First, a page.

Dr. David Nash joined Cenfluence as a member of the Life Sciences cluster. As co-founder and CEO of IDEM Systems, he is on a mission to fight the drug epidemic. The University of Central Florida (UCF) graduate applies extensive research expertise and business acumen to lead the development of technology that helps law enforcement officials better collect and analyze drug data to inform public safety initiatives.
Read on for highlights from Nash’s interview with us about IDEM Systems, his entrepreneurial journey and thoughts on what it will take to foster a more diverse innovation community in Central Florida.
What inspired you to launch IDEM Systems?
At IDEM Systems, we’re developing a tool for law enforcement and other first responders to go out and identify illegal drugs in the field, and then also take that information and analyze the data to develop reports about a region’s drug landscape and also for better drug intelligence.
My co-founder and I saw a problem in public health and public safety, and their ability to conveniently collect large-scale data on illegal drug distribution. For example, when the police encounter a supply of heroin laced with fentanyl, or if college students overdosed on fake Adderall pills that were actually methamphetamine, this kind of information is useful for the community of potential drug users in the area. There is a huge bottleneck in compiling this data from law enforcement and first responders who need it to gain better illegal drug intelligence for narcotics investigations. It also needs to be shared with public health departments so they can alert the community about higher-risk drugs that may be in the area. Without the ability to alert drug users about potential harm, too many people are dying from drug overdoses.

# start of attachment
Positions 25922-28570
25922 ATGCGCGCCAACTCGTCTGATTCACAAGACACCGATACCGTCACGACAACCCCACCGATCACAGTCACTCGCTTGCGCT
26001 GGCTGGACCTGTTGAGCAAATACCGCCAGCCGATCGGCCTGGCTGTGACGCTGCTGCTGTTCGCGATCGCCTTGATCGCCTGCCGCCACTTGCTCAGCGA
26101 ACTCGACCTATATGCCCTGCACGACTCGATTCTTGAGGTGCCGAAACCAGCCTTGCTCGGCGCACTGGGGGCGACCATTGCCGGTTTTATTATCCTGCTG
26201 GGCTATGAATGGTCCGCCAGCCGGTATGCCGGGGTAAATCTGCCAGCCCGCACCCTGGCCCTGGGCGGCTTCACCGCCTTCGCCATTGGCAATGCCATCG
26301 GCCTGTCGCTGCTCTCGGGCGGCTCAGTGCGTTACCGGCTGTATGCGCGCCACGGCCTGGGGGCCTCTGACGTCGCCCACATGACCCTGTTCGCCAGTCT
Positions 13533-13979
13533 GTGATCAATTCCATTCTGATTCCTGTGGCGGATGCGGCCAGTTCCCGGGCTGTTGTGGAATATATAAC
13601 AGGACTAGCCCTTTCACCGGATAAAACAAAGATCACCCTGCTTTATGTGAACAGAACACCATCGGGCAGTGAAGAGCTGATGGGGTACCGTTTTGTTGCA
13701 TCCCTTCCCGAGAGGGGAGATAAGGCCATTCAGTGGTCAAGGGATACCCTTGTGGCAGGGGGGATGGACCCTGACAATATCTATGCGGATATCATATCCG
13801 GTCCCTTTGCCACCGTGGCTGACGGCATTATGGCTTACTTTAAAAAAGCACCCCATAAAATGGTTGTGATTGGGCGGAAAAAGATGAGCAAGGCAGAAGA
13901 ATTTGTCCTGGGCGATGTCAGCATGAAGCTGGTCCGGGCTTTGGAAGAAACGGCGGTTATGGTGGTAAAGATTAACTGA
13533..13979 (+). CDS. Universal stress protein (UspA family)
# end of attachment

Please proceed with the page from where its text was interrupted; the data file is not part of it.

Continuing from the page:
Personally, I’ve witnessed how drugs can destroy families and communities, and not enough is being done by public officials and the commercial market to address this, so my goal and my inspiration for this is to provide better technology to combat the drug epidemic.
How did you get started in this field?
I went to grad school for chemistry at UCF and I was put on a project funded by the National Institute of Justice to develop a better drug testing method for crime labs to use for drug screening. Crime labs are notoriously backlogged … they’re understaffed, they’re under-resourced and there are not enough people to do all the work a crime lab needs to do for the state.
The idea evolved into a handheld device that police officers can use to identify illegal drugs in the field, which would be better than the little chemical pouches used today that are known to yield false positives. For example, in Orlando, someone was sent to jail because their Krispy Kreme donut glaze tested positive for meth. So, we’re trying to provide them with better technology in a handheld device that can make it convenient enough to not only test the drug, but also transmit the data automatically for reporting.